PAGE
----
You may have got the impression in recent weeks that Labour had all but lost the next election, and we were simply waiting for voters to put Ed Miliband out of his misery in the General Election next may.
So it’s worth noting that the latest opinion polls have shown that Ed’s party is still in the lead, with 34 per cent of the vote compared to 30 for the Conservatives.
As always, it’s a bad idea to read too much into one poll. But while some surveys have put the parties on an equal footing, and one or two have even shown the Tories with a small lead, the general trend has been the same.
I’m not trying to predict the future here. Anything can happen between now and next May.
But speculation surrounding Ed Miliband’s political demise is, at the very least, premature.
Indeed, what’s remarkable is the way even the smallest hump in the road is portrayed as a disaster for Miliband while David Cameron has had two MPs quit his party, defect to his opponents and then roundly defeat the Tories in by-elections – and it’s seen as a minor setback.
What’s more, the Kippers aren’t quite the all-conquering force they appear, although their rise has certainly been impressive.
The poll I am referring to – the latest from YouGov – gives them 18 per cent of the vote, well behind the two major parties although they are a lot more popular than the Lib Dems, who have only six per cent – placing them tied with the Green Party.
In the Midlands region (bundled with Wales by YouGov), 31 per cent of voters say they would back the Tories if an election was held tomorrow, with 37 per cent for Labour, 19 per cent for UKIP, five per cent for the Lib Dems and four per cent for the Greens.
The limits of UKIP’s support are illustrated in a separate poll by YouGov designed to reveal the true strength of backing for the smaller parties. Asked how likely they would be to vote for each party if they “had had a chance of winning” in the local constituency, 23 per cent of Midland and Wales voters said they would be likely to vote for UKIP – with exactly the same proportion say they would be likely to vote Green.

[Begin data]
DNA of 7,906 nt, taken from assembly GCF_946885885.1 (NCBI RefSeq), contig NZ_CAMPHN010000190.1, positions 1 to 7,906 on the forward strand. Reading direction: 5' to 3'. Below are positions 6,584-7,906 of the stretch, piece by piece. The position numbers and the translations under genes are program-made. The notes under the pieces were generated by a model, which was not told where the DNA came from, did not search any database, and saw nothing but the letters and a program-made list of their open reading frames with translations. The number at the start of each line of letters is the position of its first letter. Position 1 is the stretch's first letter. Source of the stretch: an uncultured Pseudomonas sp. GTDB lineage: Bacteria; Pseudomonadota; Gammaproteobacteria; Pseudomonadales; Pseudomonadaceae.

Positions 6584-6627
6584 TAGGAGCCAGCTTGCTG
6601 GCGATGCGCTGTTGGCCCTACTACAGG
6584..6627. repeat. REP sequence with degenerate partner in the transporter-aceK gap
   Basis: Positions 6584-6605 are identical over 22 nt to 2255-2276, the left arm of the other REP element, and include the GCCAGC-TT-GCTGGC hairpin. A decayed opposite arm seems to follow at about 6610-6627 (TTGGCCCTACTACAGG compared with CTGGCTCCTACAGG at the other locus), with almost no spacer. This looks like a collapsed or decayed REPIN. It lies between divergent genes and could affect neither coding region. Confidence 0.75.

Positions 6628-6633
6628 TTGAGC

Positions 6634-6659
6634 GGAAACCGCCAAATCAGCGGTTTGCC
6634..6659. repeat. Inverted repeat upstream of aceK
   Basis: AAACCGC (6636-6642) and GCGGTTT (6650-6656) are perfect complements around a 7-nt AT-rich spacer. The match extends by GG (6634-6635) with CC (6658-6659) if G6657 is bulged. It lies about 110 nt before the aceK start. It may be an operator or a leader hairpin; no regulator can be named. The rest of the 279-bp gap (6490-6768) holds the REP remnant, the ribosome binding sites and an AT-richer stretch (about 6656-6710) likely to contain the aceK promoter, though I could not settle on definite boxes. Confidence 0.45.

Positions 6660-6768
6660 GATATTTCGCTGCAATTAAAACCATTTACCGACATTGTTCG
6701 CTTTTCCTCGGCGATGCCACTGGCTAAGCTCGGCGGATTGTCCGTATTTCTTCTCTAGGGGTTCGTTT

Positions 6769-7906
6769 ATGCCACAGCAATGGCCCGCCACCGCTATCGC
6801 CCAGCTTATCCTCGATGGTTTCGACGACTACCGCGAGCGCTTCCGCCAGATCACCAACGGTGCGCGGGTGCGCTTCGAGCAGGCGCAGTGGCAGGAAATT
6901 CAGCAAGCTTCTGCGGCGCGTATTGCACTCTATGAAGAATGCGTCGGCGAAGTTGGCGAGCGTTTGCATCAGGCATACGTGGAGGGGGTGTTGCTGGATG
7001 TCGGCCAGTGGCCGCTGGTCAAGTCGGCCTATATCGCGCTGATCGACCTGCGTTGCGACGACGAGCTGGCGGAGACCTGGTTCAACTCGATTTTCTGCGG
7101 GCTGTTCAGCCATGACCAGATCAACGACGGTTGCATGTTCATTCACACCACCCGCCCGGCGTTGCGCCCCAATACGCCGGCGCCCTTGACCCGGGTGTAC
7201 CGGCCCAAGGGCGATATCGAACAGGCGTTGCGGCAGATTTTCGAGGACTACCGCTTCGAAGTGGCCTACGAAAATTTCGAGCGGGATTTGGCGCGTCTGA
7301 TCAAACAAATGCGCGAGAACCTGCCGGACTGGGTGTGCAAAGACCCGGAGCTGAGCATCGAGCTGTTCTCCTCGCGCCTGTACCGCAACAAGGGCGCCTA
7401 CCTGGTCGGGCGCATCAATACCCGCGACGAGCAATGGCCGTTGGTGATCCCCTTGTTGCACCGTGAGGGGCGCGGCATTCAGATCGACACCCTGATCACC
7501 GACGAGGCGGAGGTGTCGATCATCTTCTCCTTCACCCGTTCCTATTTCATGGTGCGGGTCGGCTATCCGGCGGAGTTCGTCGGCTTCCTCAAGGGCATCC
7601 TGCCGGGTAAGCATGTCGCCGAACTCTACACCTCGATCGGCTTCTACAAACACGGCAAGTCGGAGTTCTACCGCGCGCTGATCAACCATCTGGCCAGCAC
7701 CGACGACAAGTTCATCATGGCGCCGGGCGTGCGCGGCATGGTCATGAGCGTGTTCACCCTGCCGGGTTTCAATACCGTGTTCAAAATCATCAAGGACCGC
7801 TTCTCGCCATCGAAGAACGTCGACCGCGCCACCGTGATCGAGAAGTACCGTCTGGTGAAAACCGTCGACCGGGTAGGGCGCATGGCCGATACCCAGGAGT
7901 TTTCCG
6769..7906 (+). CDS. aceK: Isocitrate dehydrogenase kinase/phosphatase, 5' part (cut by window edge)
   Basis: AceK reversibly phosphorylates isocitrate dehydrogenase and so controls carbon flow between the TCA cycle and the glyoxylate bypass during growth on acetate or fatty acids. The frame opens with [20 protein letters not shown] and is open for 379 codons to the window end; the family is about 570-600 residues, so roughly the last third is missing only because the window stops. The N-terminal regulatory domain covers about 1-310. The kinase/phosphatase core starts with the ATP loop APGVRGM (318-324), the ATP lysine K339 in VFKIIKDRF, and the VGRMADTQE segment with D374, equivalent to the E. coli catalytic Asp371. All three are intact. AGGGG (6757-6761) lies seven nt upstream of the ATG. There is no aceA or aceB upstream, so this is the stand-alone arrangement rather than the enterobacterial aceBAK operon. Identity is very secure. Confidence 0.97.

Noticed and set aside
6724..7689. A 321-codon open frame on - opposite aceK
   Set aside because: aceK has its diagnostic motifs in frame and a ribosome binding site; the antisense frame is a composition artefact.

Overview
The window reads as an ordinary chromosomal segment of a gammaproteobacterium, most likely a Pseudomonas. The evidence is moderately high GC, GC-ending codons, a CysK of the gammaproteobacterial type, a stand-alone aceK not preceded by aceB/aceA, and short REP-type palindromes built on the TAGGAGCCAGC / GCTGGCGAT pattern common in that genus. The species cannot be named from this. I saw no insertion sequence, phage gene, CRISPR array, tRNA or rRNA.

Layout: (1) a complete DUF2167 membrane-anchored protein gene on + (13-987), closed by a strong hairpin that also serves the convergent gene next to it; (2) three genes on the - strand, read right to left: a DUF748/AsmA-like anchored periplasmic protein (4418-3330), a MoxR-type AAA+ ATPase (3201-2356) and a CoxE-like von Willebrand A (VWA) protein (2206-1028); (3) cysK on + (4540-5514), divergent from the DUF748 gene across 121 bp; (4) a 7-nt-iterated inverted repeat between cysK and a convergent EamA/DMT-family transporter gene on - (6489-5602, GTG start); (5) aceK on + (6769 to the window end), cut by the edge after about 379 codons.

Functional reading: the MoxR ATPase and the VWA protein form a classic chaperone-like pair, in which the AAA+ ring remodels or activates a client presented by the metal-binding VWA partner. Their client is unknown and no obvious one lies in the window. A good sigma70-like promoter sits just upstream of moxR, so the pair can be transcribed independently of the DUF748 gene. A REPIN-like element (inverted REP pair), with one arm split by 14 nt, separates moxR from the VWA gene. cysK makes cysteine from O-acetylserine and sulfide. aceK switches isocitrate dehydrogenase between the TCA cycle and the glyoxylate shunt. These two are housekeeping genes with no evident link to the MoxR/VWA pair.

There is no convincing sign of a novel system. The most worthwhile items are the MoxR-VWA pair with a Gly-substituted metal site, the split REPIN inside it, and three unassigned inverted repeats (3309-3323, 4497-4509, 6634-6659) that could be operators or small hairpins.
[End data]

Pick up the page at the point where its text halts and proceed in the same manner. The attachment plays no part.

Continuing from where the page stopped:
Again, there’s no denying that UKIP has changed British politics. But despite their two by-election wins, they remain firmly a minority taste.
What UKIP has achieved, is to focus attention on immigration, the topic that is winning them votes.
David Cameron has said (although his policy still isn’t entirely clear) that he will aim to negotiate some sort of new arrangements with the European Union to abolish the principle that anybody from any part of the EU has a right to come to the UK to live and work.
Whether it really will be possible to do that, or whether Mr Cameron will instead succeed merely in making it harder for migrants to claim benefits (which isn’t what brings them here anyway) is another matter.
Labour has also started talking tough on immigration. Yvette Cooper, the Shadow Home Secretary, says Labour backs “fair movement, rather than free movement”.
Again, in practice this seems to involve better enforcement of the minimum wage in the UK and making it harder for migrants to claim benefits. This isn’t quite the same thing as limiting free movement, but Labour appears to hope it will satisfy voters worried about immigration.
Interestingly, Ms Cooper identifies the EU, and the principle of freedom of movement in particular, as right-wing concepts.
She warned: “It is the free market right who want a wide open border – in the interests of cheap labour.”
Attacking the “reactionary right” who oppose immigration for social reasons, she criticised “on the one hand the right wing politics of division, on the other the right wing politics of exploitation. Neither will ever be right for Britain, for working people, or for Labour.”
But not everyone is happy with the apparent consensus that immigration from within the EU must be controlled.
At a meeting of the Number 10 Policy Board, Stourbridge Conservative MP Margot James reportedly warned that the Conservatives “must not dance to Ukip’s tune” and said Britain needed “hard-working Poles and Bulgarians”.
And in an article published on a website recently, she warned: “There is a danger that the anti-immigration and EU minority tail, is wagging the majority British dog. Opinion is divided between reaching out to the minority UKIP view on the one hand, and facing it down on the other. We can however, challenge UKIP’s narrow and negative view, at the same time as listening to people’s concerns.”
She added: “The extreme policies being pushed by UKIP should be resisted wholeheartedly. They would cause immense damage... both the tone, and the content, of the debate about immigration is threatening Britain’s reputation as an open and outward looking nation.
“The day people are put off by the constant negative rhetoric about people coming to this country, and stop coming, is the day we will have far more to worry about.”